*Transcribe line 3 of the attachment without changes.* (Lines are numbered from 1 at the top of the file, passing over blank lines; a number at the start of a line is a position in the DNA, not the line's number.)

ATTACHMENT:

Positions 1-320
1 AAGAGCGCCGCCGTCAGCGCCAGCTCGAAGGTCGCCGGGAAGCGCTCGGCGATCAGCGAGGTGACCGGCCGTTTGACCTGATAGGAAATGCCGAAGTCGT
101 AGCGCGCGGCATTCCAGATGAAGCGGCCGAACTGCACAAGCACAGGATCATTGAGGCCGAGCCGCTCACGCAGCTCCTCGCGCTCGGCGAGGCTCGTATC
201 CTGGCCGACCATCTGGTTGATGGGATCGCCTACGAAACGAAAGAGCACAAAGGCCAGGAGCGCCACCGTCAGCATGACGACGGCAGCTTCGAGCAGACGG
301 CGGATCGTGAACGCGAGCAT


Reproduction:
101 AGCGCGCGGCATTCCAGATGAAGCGGCCGAACTGCACAAGCACAGGATCATTGAGGCCGAGCCGCTCACGCAGCTCCTCGCGCTCGGCGAGGCTCGTATC